Such agreements, however, only operate in the sphere of politics. They are not legally binding. The Conservatives found out in 2012 that coalition partners can rat on the deal when the Lib Dems refused to agree to boundary changes. They found out earlier this year that support in a minority government can be just as flaky when the DUP opposed some measures in the budget.

The reason for the DUP’s unreliable behaviour is well-known. The government’s proposed backstop in the withdrawal agreement would change Northern Ireland’s status in a way that they regard as completely unacceptable.  They are out for blood.

In times past, the defeat of the government on central measures like the budget would have led inevitably to its fall, the defeat itself demonstrating that the government no longer has the confidence of the House. The Fixed Term Parliaments Act 2011 changed all that though. There is now a formal mechanism for selecting governments and, still more importantly, a formal mechanism for getting rid of governments.

There are exactly three ways of getting rid of a government. The first is that a motion for a general election is agreed by at least two thirds of the whole House (that is what happened in 2017). The second is that a motion of no confidence is passed. The third is if the Prime Minister voluntarily resigns.

What this means is that the DUP can leave the government becalmed in the doldrums, with confidence but without supply. The government cannot call a general election unilaterally. If a vote of confidence is called, the DUP can cheerfully support them in that. Everything else, however, and the government is on its own. Block the Prime Minister’s deal? That goes without saying. Vote down the budget?  Sure. Support Labour in a vote of censure against the Prime Minister? Naturally.

This leaves the government potentially paralysed. Unless it can find alternative support in other votes, the government will be in office but not in power until such time as it does what the DUP wants. Such alternative support will not be easily found or come cheap.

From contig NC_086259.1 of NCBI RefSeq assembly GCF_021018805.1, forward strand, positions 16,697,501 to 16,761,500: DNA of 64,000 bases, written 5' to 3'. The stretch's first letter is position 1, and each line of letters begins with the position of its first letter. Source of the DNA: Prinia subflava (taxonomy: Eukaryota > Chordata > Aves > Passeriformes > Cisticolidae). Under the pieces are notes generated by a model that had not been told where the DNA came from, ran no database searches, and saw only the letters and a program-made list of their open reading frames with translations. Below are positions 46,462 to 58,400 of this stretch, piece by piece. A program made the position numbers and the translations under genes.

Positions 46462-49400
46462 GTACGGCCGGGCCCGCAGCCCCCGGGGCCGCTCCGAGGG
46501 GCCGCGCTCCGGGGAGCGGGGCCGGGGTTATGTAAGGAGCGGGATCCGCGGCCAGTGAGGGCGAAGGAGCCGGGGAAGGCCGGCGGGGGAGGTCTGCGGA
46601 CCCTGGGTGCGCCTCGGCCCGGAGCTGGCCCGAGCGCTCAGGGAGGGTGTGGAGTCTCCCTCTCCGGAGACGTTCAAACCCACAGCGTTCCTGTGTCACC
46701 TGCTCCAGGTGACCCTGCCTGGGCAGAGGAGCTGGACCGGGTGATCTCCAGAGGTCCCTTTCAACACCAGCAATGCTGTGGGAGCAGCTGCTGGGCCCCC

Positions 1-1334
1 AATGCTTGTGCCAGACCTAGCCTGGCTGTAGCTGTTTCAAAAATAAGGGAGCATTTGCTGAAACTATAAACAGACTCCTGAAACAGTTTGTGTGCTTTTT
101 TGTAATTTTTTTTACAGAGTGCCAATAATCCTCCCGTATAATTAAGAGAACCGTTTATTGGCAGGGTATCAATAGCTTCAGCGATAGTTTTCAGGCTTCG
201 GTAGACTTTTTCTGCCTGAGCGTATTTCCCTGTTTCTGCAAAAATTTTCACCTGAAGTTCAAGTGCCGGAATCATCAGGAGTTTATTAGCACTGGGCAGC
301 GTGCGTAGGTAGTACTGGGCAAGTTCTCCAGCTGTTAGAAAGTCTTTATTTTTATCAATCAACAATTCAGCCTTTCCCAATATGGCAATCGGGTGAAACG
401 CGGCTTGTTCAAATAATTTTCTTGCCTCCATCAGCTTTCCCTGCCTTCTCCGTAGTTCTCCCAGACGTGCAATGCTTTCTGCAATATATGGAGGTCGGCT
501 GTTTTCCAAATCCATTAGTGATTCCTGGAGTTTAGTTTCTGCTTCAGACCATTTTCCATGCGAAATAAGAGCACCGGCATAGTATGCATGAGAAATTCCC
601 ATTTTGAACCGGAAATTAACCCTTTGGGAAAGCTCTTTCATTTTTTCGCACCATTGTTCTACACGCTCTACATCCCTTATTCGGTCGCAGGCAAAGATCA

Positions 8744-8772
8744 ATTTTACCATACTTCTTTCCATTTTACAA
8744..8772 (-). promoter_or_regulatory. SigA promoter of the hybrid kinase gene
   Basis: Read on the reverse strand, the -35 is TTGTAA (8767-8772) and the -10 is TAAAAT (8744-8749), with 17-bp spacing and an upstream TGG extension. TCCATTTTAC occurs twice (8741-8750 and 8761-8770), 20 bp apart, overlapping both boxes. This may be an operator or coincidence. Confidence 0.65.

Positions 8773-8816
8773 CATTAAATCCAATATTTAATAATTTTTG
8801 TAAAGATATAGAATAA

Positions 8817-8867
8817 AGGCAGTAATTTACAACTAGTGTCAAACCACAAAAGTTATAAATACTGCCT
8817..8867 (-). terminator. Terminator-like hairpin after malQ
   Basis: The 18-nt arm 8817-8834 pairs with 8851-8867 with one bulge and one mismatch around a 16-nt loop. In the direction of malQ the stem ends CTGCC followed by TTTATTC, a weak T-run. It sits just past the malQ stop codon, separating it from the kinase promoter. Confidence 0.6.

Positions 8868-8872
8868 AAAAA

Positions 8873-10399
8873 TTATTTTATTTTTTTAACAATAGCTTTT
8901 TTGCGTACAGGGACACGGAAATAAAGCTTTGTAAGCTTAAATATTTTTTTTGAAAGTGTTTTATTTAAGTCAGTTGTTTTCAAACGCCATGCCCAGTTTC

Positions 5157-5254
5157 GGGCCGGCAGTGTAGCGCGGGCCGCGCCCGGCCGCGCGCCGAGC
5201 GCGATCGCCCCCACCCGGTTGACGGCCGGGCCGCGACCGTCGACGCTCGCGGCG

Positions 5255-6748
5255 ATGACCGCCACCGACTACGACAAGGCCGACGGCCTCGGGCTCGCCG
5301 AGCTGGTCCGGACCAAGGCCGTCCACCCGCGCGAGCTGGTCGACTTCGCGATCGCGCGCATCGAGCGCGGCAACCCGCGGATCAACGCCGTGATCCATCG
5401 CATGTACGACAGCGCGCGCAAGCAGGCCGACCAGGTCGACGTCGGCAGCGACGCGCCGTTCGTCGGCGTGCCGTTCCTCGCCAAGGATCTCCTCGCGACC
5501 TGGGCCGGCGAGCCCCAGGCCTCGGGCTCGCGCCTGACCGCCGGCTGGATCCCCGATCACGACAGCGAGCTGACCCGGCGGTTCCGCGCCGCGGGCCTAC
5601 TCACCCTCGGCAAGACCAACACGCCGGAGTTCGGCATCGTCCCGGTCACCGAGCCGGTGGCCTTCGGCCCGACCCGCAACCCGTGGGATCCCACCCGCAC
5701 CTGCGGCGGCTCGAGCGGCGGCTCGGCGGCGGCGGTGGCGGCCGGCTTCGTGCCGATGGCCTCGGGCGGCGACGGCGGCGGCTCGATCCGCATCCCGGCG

This gives the DUP outsized importance. In many ways they have more power than the ERG, which breaks the Conservative whip only at the risk of losing it, with all of the profound consequences that holds. Maybe the ERG might break away to set up Son Of UKIP but the Rubicon can only be crossed once. Till then, the ERG will need to display a veneer of loyalty to the Prime Minister.

If the DUP want shot of the Prime Minister – and they may – they have a technique to winkle her out of Number 10 without letting Labour in. It may have done Theresa May no practical good at all to have won her party vote of confidence if the only thing she can achieve in the House is to defeat votes of no confidence. If so, sooner or later she or her colleagues are going to need to change strategy or change the leader, or both. The fact that she is bomb-proof in her own party for a year would be an irrelevance.

So what does the government do next? For now, it is putting off the moment of decision. Unable to win the meaningful vote on its deal, it is temporising. There look to be only two ways out of this impasse. The first is to continue to temporise up to 29 March 2019 and hope that the nerves of some Labour MPs will be sufficiently worn that they will cave in and support the deal, with an acceptance that no deal might be the result. The second is to switch tactics and seek to build a cross-party alliance for a referendum, throwing the matter back to the public.

Neither looks appetising for Theresa May. Never one to make choices actively, she might well take the first route by default. Will her colleagues allow her to do so or will she find herself bypassed? We might well find out. Either way, the Conservative party looks set to break.

 

Alastair Meeks




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Can the UK trade under WTO rules and avoid a hard border in Northern Ireland: the WTO Security Exception

Saturday, December 1st, 2018

Of all the issues covered by the 600-odd page Withdrawal Agreement, it is hondootedly Article 6:  “Until the future relationship becomes applicable, a single customs territory between the Union and the United Kingdom shall be established”, or “the backstop”, that causes the greatest angst; critics say it ties the UK into EU customs alignment with no unilateral means of exit and want Theresa May to junk it. Designed to prevent a hard border in Northern Ireland, without the backstop, there is no Withdrawal Agreement or transition period and we crash out next March, likely on WTO terms.

Although the subject of some debate, let’s assume, together with Theresa May’s government, the EU, the RoI, and many people in Ulster, that a hard border in Northern Ireland would be a very bad idea. Can the UK, therefore, crash out “on WTO terms” and avoid one?